Diagnostic Analytics can be seen as contemplary approach to the Descriptive step, beside describing the past, to understand the effects and process varieties that were responsible for the data created. Deviances or exceptions can be statistically excluded when creating descriptive models, but in order to understand, they need to be further analysed.
Looking at the topic of check-point optimization this would mean, it is not enough to describe a KPI, it is also necessary to be able to explain why a certain value differs from time to time. The capabilities to determine certain conditions will be helpful in the later stage of future scenario evaluation.
Predictive Analytics: Transforming into the future
Predictive analytics has its roots in the ability to look into the future what might happen. These analytics are about understanding the future. Predictive analytics provides companies with actionable insights based on data. Predictive analytics provide estimates about the likelihood of a future outcome. It is important to remember that no statistical algorithm can “predict” the future with 100% certainty. This is because the foundation of predictive analytics is based on probabilities.
Coming back to the example of security check-points, by the description of the parameters it is possible to set-up statistic models to forecast for instance the passenger demand at a certain check-point. Transforming this into future trends this intends to show the business owner how his process is going to perform based on the current rule definitions.
Prescriptive Analytics: Creating advise
The relatively new field of prescriptive analytics allows users to define a number of different possible actions and guide them towards a solution. In a nut-shell, these analytics are all about providing advice. Prescriptive analytics attempt to quantify the effect of future decisions in order to advise on possible outcomes before the decisions are actually made. At their best, prescriptive analytics predicts not only what will happen, but also why it will happen providing recommendations regarding actions that will take advantage of the predictions.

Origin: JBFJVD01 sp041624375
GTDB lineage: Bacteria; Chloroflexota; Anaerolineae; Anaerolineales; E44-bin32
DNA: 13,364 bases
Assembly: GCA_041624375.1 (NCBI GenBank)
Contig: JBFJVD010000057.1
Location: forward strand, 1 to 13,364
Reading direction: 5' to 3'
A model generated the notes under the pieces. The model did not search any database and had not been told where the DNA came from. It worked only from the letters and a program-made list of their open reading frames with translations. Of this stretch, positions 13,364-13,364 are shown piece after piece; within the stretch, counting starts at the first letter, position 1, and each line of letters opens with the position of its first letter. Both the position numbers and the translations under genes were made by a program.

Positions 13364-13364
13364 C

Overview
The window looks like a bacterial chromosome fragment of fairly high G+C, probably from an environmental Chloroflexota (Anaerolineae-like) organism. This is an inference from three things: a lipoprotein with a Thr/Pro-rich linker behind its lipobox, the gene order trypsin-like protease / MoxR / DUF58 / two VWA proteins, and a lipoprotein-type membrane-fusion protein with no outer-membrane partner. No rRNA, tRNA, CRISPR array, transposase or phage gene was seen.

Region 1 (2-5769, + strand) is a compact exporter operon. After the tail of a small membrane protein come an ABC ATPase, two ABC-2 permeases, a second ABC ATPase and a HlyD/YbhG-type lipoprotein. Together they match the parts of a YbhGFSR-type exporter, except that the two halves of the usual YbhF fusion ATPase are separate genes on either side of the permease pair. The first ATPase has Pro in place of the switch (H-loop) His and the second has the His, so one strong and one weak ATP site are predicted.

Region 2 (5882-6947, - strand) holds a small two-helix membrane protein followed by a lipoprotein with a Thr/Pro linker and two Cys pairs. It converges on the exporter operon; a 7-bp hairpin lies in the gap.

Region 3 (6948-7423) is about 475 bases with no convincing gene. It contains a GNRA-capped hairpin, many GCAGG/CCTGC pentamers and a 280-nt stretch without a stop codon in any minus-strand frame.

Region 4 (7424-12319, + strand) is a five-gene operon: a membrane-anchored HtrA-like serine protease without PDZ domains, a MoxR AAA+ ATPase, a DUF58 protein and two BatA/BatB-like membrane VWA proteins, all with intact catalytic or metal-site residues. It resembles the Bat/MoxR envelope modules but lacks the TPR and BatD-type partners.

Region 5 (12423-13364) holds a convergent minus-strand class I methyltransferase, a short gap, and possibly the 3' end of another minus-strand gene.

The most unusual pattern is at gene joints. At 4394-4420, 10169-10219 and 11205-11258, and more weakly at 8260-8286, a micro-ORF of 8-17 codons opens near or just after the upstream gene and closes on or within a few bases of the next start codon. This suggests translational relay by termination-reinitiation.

Now, there comes the final stage of analysis for our check-point planner. By using simulation techniques and turning the output of data description and prediction into action, he will gain insights about different scenarios and set-ups. This evaluation is extremely helpful, when considering future changes to face with potential actions. These changes could happen in the Terminal layout, process changes or limitation of resources. Potential actions could be re-allocation of flights, floor space or resource adjustments. It is necessary to create those different scenarios to be able to judge and decide for the best action to take to react according to these changes.
All together these analytic approaches create a powerful concept to bring your business to the next stage.
How can Machine Learning help ?
In the beginning of BI, all these analytic steps described above required intensive work, technical and analytic skills as well as lots of time to perform these. Data scientists had to have mathematical skills as well as IT knowledge about software, SQL queries or even specific programming language like Base. But, the technical evolution helped users to get faster into this topic and their hands on their own analytics. Recently, we just entered a new era of data analytics. The key-words is: Machine Learning. Machine Learning algorithms are based on complex mathematics and statistical formulas to automize the process of setting up predictive rule sets. The positive thing about machine learning is, if built up correctly, it is true end-user support without being that black box no one understands.
Machine Learning improves the speed of setting up rules without being a black box
Amorph Systems, an expert company in providing simulation software to the airport industry, focused on the advantages of integrating Machine Learning into its AMORPH.aero platform to optimize end user capabilities. This created a unique and industry ahead platform for Nextgen predictions with a combination of best available techniques.